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Aug. 10, 2004

Q: How are tropical cyclones different from tornadoes?
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A: While both tropical cyclones and tornadoes are atmospheric vortices, they have little in common. Tornadoes have diameters on the scale of hundreds of meters (feet) and are produced from a single convective storm (i.e. a thunderstorm). A tropical cyclone, however, has a diameter on the scale of hundreds of kilometers (miles) and is comprised of several to dozens of convective storms. Additionally, while tornadoes require substantial vertical shear of the horizontal winds (i.e. change of wind speed and/or direction with height) to provide ideal conditions for tornado genesis, tropical cyclones require very low values (less than 10 m/s [20 kt, 23 mph]) of tropospheric vertical shear in order to form and grow. These vertical shear values are indicative of the horizontal temperature fields for each phenomenon: tornadoes are produced in regions of large temperature gradient, while tropical cyclones are generated in regions of near zero horizontal temperature gradient. Tornadoes are primarily an over-land phenomena as solar heating of the land surface usually contributes toward the development of the thunderstorm that spawns the vortex (though over-water tornadoes have occurred). In contrast, tropical cyclones are purely an oceanic phenomena — they die out over land due to a loss of a moisture source. Lastly, tropical cyclones have a lifetime that is measured in days, while tornadoes typically last on the scale of minutes.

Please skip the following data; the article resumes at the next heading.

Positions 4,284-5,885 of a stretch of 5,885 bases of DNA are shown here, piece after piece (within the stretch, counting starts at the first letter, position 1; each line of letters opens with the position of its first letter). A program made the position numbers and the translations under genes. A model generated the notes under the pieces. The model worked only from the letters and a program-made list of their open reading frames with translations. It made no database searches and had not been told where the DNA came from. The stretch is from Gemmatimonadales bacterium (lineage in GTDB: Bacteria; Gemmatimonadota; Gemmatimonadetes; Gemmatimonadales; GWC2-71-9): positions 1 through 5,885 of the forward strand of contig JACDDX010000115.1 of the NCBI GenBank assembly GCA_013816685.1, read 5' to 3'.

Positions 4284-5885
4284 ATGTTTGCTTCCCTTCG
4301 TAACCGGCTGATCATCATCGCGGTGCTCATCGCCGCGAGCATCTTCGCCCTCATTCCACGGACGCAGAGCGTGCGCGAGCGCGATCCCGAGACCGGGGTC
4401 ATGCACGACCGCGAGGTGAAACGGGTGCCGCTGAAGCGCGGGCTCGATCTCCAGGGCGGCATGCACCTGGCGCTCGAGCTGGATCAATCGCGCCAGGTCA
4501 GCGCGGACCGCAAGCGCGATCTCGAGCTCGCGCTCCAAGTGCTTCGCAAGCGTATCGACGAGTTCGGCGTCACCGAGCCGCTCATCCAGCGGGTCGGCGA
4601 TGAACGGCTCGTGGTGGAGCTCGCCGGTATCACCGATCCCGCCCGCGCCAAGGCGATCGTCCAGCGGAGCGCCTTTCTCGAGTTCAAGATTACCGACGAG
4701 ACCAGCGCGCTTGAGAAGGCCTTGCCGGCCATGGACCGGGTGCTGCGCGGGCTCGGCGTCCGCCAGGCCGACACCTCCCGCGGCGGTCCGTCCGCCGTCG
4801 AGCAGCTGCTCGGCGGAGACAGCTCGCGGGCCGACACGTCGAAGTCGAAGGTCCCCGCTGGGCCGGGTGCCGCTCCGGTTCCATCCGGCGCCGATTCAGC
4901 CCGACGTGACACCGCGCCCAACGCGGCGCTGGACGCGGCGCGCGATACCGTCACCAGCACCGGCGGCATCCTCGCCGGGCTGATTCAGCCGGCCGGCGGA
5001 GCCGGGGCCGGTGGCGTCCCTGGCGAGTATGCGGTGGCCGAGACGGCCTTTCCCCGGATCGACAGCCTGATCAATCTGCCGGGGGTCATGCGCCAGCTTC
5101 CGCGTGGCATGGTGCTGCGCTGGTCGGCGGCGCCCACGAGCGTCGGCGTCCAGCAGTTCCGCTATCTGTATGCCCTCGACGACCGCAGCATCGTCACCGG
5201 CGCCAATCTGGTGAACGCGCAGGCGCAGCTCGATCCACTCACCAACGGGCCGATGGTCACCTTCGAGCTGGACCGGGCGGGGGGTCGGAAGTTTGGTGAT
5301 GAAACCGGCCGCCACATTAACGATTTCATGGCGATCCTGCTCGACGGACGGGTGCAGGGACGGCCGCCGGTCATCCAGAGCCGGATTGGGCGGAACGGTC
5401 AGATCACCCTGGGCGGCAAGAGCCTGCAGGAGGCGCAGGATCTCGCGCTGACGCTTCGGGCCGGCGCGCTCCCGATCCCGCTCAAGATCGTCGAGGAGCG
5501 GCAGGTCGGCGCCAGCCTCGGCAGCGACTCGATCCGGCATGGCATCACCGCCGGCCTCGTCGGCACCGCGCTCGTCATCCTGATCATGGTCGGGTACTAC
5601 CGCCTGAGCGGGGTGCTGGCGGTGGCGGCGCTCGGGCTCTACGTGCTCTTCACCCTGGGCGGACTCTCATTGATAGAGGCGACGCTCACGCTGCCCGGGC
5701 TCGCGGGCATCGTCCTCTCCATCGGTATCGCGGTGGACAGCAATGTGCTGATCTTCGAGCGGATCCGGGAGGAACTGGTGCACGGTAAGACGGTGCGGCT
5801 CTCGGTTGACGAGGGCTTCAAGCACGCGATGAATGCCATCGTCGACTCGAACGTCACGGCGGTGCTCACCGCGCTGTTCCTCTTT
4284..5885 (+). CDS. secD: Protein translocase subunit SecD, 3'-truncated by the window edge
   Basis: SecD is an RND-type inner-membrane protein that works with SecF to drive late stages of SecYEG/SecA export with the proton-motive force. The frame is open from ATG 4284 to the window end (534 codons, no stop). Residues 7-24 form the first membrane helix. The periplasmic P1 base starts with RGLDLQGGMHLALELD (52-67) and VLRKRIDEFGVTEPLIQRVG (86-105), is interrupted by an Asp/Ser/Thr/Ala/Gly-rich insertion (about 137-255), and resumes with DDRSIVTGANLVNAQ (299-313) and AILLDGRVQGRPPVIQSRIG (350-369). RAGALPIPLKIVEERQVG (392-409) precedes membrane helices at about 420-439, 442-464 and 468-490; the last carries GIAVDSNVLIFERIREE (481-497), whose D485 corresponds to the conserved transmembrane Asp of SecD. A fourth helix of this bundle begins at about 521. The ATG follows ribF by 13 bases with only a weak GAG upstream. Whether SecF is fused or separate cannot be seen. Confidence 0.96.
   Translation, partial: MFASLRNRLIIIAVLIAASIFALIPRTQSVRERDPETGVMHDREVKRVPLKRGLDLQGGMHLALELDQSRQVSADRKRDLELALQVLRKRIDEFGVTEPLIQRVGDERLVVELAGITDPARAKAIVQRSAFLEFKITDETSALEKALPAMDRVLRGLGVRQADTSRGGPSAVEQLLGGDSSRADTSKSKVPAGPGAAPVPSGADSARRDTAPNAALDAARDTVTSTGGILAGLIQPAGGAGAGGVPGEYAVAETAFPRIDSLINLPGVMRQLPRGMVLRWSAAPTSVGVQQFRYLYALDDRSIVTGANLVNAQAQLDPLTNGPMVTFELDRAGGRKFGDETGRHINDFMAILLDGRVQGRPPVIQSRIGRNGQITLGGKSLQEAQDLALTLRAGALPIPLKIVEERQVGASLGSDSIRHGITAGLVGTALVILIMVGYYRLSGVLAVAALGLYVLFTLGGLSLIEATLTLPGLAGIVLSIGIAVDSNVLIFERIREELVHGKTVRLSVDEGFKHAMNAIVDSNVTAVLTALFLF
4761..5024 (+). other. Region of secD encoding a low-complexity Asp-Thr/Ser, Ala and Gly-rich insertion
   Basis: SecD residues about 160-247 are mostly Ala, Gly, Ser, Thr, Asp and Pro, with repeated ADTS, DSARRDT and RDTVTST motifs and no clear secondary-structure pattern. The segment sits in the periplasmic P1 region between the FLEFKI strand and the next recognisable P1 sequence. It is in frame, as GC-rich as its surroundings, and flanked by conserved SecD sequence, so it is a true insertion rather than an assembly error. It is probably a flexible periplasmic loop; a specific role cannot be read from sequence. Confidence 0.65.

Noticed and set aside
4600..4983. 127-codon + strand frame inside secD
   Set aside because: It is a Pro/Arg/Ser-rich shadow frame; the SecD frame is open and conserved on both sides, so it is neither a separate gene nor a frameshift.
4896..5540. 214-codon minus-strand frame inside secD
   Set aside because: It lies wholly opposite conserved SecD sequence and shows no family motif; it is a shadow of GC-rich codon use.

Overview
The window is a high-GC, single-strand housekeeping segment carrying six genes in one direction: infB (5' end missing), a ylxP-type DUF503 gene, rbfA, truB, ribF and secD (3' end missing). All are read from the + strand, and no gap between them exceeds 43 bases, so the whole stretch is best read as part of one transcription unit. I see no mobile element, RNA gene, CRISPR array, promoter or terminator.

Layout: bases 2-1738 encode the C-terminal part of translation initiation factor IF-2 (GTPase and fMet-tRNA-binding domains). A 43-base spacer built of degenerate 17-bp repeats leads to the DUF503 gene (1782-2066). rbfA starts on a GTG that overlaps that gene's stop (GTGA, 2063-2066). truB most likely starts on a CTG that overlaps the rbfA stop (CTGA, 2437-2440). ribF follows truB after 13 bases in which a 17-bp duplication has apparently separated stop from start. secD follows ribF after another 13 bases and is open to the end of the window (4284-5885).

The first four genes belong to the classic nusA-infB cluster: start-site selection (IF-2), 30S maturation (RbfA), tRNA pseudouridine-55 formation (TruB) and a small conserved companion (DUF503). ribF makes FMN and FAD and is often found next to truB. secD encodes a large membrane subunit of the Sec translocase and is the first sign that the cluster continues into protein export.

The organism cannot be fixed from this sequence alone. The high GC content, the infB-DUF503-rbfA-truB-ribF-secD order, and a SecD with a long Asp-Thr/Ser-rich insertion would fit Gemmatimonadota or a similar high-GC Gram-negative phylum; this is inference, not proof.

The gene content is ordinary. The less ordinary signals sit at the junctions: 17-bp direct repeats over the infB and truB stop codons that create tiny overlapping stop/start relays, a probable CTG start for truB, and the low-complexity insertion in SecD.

An interesting side note is that tropical cyclones at landfall often provide the conditions necessary for tornado formation. As the tropical cyclone makes landfall and begins decaying, the winds at the surface die off quicker than the winds at, say, 850 mb (air pressure). This sets up a fairly strong vertical wind shear that allows for the development of tornadoes, especially on the tropical cyclone's right side (with respect to the forward motion of the tropical cyclone). For the southern hemisphere, this would be a concern on the tropical cyclone's left side — due to the reverse spin of southern hemisphere storms.


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Last Updated: August 10, 2004 1:25 PM
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